Although many EDCs are not permanently stored in human tissue, their levels in our bodies remain roughly constant due to our nearly continuous exposure to products that contain them.3 Americans ingest somewhere between 70,000 and 120,000 microplastic particles each year. A Dutch study found that 80 percent of healthy volunteers had microplastics in their blood. Microplastics are found on all seven continents. They are found in the deepest trenches of the ocean and on the heights of Mount Everest. And now, they are with us from birth. Microplastics have been documented in human placentas.

A persistent rallying cry of the right concerns the decline and fall of the white man. Just consider Senator Josh Hawley’s recent Fox News op-ed proclaiming that “America’s men are in crisis.” We are told that men are left behind, and the end of man is imminent. His idea recalls the fascistic tendencies embedded within Nietzsche’s “super man” (Übermensch) and his foil, the “last man” (Letzter Mensch), repurposed under the poisoned ideology of National Socialism. In the myopic eyes of Tucker Carlson and friends, the modern Übermensch is the virile man capable of sustaining and building an empire; the contemporary Letzter Mensch is out of shape, tired, and absent of viable sperm.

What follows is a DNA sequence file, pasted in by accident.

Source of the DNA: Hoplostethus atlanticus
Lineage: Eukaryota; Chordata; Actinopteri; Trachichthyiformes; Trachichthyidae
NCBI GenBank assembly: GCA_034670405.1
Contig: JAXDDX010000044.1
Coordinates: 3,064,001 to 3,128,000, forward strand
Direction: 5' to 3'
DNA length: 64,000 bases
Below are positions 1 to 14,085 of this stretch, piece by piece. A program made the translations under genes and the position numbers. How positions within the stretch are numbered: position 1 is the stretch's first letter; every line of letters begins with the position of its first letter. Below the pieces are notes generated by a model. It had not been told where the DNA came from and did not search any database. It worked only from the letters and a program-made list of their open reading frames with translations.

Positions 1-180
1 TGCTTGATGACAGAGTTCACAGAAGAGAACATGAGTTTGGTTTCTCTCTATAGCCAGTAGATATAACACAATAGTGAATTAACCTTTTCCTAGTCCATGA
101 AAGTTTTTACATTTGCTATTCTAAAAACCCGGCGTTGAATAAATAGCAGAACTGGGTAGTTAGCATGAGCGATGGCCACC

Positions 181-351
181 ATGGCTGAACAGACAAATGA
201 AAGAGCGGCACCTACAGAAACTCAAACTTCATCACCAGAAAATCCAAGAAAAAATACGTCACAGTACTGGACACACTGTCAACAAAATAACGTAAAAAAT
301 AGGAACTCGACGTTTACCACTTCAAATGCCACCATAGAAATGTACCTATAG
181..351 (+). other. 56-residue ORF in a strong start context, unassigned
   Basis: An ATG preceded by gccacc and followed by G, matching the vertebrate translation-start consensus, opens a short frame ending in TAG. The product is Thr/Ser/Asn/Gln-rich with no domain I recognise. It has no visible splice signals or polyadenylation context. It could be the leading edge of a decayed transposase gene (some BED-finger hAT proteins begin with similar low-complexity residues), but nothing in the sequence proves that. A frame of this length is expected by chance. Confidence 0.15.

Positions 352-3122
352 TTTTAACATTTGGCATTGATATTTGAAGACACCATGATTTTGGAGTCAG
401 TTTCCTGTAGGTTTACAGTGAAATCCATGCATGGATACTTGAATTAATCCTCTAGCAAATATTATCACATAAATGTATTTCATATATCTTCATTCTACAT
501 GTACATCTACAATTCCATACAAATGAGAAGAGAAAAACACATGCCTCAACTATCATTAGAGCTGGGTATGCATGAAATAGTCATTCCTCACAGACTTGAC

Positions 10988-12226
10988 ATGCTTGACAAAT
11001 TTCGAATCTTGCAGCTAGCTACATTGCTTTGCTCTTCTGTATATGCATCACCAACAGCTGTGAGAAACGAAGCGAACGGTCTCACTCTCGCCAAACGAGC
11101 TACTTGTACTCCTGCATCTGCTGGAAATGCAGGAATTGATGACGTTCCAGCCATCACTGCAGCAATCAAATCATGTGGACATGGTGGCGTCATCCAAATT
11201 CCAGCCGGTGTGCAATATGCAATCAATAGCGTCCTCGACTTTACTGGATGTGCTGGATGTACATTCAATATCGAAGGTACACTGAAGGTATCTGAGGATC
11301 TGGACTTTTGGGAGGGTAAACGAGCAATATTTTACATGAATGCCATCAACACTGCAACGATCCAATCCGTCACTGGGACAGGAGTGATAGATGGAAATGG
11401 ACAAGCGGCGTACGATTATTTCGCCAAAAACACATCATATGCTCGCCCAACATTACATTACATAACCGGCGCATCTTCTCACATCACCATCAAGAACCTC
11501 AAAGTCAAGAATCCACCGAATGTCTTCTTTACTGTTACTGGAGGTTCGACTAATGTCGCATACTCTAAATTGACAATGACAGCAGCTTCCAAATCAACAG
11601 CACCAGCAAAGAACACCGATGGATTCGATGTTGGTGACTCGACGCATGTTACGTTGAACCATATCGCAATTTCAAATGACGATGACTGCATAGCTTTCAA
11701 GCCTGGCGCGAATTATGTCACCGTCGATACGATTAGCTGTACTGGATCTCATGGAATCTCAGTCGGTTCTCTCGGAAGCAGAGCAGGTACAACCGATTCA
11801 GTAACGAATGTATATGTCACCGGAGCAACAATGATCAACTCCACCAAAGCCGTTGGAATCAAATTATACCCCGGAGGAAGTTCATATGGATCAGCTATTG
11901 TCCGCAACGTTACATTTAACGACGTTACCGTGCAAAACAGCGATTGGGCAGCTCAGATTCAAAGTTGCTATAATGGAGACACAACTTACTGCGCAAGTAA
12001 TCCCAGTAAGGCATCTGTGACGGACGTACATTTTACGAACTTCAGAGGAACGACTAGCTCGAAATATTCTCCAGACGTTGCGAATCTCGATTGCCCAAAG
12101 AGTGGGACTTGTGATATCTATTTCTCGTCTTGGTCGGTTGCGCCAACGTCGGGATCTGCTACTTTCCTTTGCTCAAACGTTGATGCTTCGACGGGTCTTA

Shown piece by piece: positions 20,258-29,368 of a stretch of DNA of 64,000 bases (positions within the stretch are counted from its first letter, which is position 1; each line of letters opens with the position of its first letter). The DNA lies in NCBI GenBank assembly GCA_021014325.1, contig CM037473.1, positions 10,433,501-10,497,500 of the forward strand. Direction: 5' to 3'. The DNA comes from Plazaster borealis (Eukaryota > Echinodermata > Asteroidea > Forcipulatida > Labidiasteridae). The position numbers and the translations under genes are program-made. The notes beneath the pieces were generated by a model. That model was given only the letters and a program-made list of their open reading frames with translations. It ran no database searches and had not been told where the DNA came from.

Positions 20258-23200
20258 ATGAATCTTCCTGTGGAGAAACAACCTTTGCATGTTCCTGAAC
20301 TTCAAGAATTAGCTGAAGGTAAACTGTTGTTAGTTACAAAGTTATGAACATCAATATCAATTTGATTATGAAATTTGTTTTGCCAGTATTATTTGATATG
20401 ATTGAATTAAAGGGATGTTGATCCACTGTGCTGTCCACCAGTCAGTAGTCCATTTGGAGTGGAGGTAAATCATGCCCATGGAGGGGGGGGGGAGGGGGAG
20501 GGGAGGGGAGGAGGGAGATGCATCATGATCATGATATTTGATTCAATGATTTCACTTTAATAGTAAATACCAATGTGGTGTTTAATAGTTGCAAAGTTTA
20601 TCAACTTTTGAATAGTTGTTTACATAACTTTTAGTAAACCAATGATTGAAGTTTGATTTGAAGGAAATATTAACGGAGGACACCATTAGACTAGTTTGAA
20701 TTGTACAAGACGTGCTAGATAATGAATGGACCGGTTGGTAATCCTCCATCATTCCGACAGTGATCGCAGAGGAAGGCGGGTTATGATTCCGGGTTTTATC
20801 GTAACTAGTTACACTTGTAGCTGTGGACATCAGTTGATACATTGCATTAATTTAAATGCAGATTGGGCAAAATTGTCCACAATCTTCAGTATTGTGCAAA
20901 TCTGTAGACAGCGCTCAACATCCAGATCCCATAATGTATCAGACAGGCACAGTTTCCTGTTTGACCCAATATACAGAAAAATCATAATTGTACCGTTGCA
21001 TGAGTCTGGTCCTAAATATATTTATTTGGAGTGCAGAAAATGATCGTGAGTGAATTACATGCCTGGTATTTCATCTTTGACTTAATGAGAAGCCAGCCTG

The obsession with manhood is accompanied by a fixation on the male body: its strength, its form, its maintenance. It is no coincidence that American media perpetuates this fixation. In her Blood Knife essay “Everyone is Beautiful and No One is Horny,” RS Benedict details how “modern action and superhero films fetishize the body, even as they desexualize it.” Benedict explores why “when a nation feels threatened, it gets swole,” with post-9/11 America a glaring example. A heavy emphasis on militarization and, more recently, neofascism, has bled into austere, desexualized idealizations of the male body in superhero and action movies, which are often produced in cooperation with the Department of Defense. The right’s fixation on the male body—Carlson’s shirtless, (predominantly white) “ripped” men—renders this monomania explicit. White nationalists are co-opting fitness and martial arts groups for recruitment, using body shaming as an insidious tactic to call men to arms. Of course, the sperm count discourse is an important extension: how can the shirtless and flexing American Übermensch be perpetuated if he is incapable of reproducing?